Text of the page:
Falling while walking: a hidden contributor to pedestrian injury

Jennie Oxley
Steve O’Hern
Duane Burtt
Ben Rossiter

Walking is a sustainable mode of transportation which is beneficial to both individuals and to the broader community, however, there are risks and it is essential that road design and operation provides safe conditions for walking. In Victoria, pedestrians represent one of the most vulnerable road user groups, accounting for approximately 12 percent of all road fatalities and serious injuries. These figures largely represent injuries where the pedestrian has been struck by a vehicle with the extent of pedestrian-only injuries largely un-reported.

Falling while walking may be a significant contributor to pedestrian only injuries. Indeed, the World Health Organisation has identified falls generally as the second leading cause of unintentional injury death in older populations. Despite the prevalence of fall-related injuries, there has been relatively little research undertaken to address the issues surrounding falls that occur while walking for transport and in public spaces. This study, therefore, aimed to address this gap in our knowledge.

Analyses of various data sources were undertaken to enhance our understanding of fall-related injuries while walking in Victoria. Two sources of data were accessed:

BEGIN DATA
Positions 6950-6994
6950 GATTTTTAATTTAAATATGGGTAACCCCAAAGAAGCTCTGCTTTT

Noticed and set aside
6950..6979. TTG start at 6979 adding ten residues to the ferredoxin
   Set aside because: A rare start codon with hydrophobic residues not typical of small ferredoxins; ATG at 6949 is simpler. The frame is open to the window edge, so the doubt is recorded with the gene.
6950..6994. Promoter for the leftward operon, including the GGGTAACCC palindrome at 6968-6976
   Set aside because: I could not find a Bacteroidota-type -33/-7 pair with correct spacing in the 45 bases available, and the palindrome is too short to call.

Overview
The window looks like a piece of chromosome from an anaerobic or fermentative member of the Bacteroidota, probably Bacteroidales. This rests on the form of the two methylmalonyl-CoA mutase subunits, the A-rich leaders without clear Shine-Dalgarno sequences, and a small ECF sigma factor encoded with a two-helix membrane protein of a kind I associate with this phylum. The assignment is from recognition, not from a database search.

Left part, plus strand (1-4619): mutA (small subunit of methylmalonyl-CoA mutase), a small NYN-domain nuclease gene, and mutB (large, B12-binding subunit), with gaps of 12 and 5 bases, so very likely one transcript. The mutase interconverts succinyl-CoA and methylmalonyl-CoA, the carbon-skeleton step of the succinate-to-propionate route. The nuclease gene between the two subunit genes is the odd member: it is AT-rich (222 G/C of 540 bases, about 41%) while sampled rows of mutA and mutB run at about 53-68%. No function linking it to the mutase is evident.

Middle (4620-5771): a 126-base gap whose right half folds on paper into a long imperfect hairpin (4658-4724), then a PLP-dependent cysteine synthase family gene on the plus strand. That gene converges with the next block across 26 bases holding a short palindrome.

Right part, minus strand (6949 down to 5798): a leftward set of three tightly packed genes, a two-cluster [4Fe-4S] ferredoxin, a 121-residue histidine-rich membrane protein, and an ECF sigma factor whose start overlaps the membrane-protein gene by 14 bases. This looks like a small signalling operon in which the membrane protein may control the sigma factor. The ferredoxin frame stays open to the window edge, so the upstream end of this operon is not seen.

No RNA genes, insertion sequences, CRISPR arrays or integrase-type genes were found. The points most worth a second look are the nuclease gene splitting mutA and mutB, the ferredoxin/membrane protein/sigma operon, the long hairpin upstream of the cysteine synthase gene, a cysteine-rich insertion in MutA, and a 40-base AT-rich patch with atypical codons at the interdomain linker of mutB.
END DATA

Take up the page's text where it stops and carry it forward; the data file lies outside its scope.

• Hospital data: Victorian Injury Surveillance Unit (VISU) Data (5-years between 2009 and 2014)
  • Crash data: Victorian Police Report Crash Data (Crash Stats) (5 years between 2008 and 2013)

Only 85 fall-related incidents were reported in the crash-based data, however, pedestrian falls while walking in the road environment accounted for an average of 1,680 hospital admissions and 3,545 emergency department presentations each year, and this number is rising.

The findings in this study show clearly that Police data is of little use when attempting to understand issues of safe travel for pedestrians other than vehicle-pedestrian incidents. However, analysis of hospital data provides a more realistic indication of the extent of pedestrian fall-related injuries and highlights the significant number of pedestrian fall-related injuries that occur each year. Moreover, the findings identified that older pedestrians are significantly over-represented amongst fall-related injuries that require hospital admission, while also having the highest rate of emergency department presentations when adjusting for age. The study also highlighted that the most common injury sustained from a fall were fractures.

The implications of these findings are discussed in terms of enhancements to the physical environment (particularly footpath, kerb and ramp construction and maintenance), implementation of fall hazard assessment and management strategies, and educational programs to highlight the risks for falls and recommend preventative strategies, and overall enhancements of general fall interventions to include falls while walking outside (including exercise interventions).

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